Credit and Debit Card Statistics: February 2016

06 April 2016 Press Release

View information release with charts and related data tables

Key Developments

In December 2015, total transactions on debit cards peaked at nearly €4.5 billion, reflecting increased expenditure over the Christmas period. Almost €2.8 billion of this spending was attributable to Point of Sale (PoS) activity, while the remaining €1.7 billion was accounted for by ATM transactions (Chart 1). In the same month, PoS spending on all credit cards amounted to circa €984 million. More recently, debit card transactions have declined to just over €3.7 billion.

Debit card e-commerce1 expenditure has generally trended upward since February 2015. Debit card e-commerce has risen by 45 per cent over the year, to stand at nearly €719 million at end-February 2016. In contrast, total credit card e-commerce has been relatively stable over the same period, increasing by just 7 per cent to circa €291 million at end-February 2016.

Approximately €1.2 billion of outstanding credit card balances included an accrued interest component. Chart 3 provides a breakdown of interest-bearing balances as a percentage of credit card limits. This shows that 9 per cent of cards have exceeded their credit limit while 37 per cent had balances between 76 and 100 per cent of their respective credit limit. This proportion has remained virtually unchanged over the past year, although there has been a small decline in the number of personal credit cards in issue during the same period.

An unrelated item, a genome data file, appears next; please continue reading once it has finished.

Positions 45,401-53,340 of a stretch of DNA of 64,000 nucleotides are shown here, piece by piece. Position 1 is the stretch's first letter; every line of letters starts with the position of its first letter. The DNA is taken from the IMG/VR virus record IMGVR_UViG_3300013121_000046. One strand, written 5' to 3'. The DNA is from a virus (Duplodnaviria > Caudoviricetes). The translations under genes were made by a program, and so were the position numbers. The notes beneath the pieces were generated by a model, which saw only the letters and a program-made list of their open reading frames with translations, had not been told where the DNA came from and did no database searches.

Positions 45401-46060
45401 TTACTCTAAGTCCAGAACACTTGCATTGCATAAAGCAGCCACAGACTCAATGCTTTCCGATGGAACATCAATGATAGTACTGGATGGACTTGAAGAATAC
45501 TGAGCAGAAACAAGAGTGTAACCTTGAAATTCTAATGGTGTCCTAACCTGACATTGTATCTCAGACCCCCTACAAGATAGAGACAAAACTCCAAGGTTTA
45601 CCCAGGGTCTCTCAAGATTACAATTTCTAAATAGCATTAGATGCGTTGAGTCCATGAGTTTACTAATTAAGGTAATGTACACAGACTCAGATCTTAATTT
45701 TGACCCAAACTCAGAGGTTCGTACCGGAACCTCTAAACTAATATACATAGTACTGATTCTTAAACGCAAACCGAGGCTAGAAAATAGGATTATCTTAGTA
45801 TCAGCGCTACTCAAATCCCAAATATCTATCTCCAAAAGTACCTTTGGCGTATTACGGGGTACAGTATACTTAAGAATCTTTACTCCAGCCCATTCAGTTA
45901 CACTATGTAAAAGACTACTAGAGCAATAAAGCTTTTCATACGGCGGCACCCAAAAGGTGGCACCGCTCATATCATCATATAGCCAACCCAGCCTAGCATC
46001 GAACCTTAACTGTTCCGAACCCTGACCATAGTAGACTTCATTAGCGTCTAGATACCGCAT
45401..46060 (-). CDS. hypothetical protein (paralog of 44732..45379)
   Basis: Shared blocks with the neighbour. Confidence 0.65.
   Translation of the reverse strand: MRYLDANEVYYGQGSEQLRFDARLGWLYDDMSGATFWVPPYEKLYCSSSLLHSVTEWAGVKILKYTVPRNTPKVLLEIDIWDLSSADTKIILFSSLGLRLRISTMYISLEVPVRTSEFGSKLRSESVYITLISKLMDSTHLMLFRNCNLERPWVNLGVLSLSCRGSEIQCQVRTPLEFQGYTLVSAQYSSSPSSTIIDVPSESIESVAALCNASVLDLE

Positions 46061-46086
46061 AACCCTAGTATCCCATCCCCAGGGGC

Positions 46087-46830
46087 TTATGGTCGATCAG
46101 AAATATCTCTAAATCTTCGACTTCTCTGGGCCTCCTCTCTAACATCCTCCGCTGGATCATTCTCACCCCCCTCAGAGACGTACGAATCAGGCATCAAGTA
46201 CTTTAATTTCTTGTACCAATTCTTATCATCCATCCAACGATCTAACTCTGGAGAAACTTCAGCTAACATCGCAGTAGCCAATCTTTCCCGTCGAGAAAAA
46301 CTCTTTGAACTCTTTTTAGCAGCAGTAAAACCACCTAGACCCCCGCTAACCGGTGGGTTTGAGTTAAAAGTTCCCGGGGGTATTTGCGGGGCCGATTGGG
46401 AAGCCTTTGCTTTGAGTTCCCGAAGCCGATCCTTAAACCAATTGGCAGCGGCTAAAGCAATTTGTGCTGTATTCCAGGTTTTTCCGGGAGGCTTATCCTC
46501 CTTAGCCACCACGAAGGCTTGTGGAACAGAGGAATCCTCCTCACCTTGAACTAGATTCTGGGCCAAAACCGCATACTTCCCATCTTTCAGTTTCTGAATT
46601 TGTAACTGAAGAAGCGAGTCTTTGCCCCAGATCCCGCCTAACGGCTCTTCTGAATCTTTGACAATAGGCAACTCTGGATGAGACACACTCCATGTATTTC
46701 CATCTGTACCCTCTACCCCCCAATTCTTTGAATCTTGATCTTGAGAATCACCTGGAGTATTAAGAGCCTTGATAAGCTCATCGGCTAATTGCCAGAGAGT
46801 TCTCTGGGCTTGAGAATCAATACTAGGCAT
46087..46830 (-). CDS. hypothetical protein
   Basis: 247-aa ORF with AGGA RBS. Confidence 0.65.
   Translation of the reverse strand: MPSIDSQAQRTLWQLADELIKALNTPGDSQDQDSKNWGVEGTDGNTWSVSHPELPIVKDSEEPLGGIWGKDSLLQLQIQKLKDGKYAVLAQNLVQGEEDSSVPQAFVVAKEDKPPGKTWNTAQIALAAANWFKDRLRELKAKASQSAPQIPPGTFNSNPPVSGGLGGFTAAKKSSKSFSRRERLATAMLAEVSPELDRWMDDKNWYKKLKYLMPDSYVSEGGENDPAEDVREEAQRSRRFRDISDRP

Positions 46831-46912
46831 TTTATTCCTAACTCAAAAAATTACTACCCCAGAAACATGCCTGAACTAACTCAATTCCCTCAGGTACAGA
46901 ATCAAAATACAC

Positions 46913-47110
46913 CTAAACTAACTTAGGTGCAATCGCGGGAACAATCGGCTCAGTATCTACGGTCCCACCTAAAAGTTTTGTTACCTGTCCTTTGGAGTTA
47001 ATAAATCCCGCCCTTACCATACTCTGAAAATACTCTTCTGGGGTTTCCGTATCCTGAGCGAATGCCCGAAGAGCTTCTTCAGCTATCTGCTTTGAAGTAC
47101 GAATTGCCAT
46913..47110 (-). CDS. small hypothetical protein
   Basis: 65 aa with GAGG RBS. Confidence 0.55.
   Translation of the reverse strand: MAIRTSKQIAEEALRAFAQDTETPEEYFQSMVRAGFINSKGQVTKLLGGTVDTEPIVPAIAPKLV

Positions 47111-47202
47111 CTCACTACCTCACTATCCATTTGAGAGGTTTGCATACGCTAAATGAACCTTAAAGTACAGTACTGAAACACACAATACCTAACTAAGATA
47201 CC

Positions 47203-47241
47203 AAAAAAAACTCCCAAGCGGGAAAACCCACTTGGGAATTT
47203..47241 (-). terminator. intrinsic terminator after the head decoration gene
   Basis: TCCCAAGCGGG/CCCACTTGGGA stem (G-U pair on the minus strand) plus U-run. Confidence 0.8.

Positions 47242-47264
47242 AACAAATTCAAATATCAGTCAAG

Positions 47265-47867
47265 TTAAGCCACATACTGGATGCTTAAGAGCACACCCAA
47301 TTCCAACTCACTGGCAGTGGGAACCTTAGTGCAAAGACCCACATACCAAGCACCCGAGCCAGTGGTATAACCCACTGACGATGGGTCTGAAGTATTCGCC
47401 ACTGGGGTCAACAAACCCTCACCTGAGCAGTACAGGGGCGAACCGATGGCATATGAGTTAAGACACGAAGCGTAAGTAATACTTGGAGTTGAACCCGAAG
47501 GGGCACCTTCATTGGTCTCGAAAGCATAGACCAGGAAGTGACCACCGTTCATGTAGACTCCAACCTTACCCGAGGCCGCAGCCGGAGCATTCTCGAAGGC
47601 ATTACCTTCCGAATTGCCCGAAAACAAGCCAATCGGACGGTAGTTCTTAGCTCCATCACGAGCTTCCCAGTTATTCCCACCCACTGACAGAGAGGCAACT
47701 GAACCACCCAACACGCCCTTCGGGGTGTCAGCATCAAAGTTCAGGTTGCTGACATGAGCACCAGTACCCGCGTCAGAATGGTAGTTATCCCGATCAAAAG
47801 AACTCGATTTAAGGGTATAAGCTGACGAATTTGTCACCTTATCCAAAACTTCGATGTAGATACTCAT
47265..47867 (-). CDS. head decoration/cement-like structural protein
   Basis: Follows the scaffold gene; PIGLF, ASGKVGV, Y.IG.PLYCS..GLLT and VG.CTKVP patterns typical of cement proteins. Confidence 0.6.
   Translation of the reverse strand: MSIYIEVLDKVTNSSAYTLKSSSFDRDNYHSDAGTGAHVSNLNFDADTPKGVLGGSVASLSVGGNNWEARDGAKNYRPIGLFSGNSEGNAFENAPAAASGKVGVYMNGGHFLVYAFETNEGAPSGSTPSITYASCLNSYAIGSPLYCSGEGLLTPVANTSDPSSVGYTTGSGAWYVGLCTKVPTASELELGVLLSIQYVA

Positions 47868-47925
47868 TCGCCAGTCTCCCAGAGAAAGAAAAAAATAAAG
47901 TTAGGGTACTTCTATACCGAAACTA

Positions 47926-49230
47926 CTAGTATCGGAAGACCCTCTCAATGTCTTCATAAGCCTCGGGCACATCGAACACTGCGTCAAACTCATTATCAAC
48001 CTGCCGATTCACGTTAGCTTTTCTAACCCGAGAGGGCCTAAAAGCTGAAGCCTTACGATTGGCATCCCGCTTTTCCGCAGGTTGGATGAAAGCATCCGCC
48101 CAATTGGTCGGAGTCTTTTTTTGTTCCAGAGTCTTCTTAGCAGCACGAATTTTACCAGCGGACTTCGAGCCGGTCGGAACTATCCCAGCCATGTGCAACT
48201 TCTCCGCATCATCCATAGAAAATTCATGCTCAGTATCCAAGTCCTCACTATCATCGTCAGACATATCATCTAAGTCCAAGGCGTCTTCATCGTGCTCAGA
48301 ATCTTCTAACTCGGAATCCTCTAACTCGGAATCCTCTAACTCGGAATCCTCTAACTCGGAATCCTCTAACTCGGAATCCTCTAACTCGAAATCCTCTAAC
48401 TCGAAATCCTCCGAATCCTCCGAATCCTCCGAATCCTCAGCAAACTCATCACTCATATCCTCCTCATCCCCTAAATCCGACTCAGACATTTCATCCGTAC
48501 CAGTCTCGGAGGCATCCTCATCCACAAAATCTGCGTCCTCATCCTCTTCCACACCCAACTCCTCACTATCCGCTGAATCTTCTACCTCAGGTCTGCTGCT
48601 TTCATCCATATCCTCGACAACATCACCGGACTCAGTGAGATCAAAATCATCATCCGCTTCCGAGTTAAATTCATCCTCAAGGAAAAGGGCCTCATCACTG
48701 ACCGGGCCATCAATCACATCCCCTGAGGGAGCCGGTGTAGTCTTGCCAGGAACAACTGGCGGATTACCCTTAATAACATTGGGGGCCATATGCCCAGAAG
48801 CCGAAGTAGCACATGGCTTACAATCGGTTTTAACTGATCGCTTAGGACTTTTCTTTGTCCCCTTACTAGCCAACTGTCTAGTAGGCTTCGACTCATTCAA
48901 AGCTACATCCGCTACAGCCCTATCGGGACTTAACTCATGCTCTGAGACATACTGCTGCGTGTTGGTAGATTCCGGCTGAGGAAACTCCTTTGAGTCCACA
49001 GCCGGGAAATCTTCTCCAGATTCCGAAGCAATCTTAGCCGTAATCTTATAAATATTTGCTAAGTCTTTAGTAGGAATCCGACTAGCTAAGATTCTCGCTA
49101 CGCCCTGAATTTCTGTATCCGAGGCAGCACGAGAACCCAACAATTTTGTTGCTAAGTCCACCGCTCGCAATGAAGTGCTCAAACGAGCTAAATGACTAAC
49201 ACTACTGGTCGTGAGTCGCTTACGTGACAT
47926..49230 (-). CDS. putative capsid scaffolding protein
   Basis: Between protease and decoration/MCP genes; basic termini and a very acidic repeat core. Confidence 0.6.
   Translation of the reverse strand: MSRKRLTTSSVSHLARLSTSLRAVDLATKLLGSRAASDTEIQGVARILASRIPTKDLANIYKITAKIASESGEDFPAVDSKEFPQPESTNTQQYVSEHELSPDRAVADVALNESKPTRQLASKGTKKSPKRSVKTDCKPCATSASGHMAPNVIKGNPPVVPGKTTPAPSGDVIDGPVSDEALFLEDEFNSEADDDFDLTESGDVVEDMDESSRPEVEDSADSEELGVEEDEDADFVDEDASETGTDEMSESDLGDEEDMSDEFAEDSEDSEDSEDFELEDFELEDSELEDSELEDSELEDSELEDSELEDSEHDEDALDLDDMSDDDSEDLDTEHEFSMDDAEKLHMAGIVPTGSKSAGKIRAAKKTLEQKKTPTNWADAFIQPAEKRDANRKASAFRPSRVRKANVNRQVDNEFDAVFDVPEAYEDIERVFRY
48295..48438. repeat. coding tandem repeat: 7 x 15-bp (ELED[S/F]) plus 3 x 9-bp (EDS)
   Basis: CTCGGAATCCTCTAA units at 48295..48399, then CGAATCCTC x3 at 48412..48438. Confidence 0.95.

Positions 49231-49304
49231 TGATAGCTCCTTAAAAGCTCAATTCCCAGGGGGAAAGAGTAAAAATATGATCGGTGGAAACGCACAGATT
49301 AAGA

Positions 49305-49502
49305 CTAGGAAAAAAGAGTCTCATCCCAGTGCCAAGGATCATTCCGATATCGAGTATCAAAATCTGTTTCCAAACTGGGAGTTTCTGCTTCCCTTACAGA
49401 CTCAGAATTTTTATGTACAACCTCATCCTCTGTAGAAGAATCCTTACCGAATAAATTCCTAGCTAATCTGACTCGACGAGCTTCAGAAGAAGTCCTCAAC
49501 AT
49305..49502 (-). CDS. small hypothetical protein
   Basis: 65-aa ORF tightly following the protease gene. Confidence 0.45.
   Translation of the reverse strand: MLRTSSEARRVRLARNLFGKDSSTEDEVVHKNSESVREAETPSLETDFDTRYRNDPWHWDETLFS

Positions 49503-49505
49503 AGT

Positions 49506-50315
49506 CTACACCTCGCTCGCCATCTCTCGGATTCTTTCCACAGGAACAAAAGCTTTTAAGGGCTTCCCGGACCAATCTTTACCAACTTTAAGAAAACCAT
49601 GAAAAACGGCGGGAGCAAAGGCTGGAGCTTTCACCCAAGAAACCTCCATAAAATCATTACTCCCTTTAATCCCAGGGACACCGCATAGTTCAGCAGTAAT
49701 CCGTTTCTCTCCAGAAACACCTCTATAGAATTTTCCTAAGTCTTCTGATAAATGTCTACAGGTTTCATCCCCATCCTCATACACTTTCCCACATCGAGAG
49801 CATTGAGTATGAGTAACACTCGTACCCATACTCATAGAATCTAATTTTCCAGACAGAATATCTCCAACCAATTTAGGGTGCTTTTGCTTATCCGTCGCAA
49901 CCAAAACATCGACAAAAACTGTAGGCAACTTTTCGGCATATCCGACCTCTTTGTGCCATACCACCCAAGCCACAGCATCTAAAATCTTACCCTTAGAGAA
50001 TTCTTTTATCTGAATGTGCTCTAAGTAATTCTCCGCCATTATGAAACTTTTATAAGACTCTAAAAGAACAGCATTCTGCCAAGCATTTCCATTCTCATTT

In terms of sectoral spending, the value of new PoS debit card spending per month was over two and a half times greater for debit cards than for credit cards at end-February 2016. Credit card expenditure remained stable, averaging almost €870 million over the year ending February 2016. During the same period, PoS spending on debit cards increased by circa €525 million, to stand at nearly €2.3 billion (Table 1). The majority of debit card expenditure occurs in the retail sector, where transactions valued over €1.1 billion were recorded in February 2016.

Total debit card expenditure outside Ireland averaged just under €270 million over the 12 month period to end-February 2016 (Chart 4). Credit or debit card expenditure outside Ireland (when the physical card is present), provides an indication of the volume of tourism abroad vis-à-vis Irish residents. Debit card expenditure abroad averaged €324 million during June, July and August 2015. Over the same period, credit card expenditure averaged circa €198 million. The value of debit card expenditure outside Ireland is generally higher than the equivalent credit card transactions, reflecting the inclusion of ATM transactions.

Almost 69 per cent of all personal credit card expenditure at end-February 2016 was split between both the retail and services sectors (Chart 5). However, over the same period, debit card expenditure in the retail sector accounted for almost half of all new debit card PoS transactions.


The primary aim of the data collected in the CDR (Credit/Debit Card Return) return is to inform national and euro-area policy making, and to enhance understanding of the role of credit/debit cards in the domestic financial system. Only euro-denominated credit/debit cards issued to Irish residents are included in the compilation of the CDR data. Monthly CDR data is derived from a sample of reporting entities heavily engaged in the provision of credit/debit services to Irish residents.

The CDR sectoral breakdown is compiled referencing the MCC code system for credit/debit card transactions. A merchant category code (MCC) is generally a four-digit number assigned to a business by credit card companies (e.g. American Express, MasterCard or Visa) when an entity first begins to accept one of these cards as a form of payment. The MCC is used to classify the business by the type of goods or services it typically provides.

1 Expenditure where the physical credit or debit card is not present provides a proxy for e-commerce.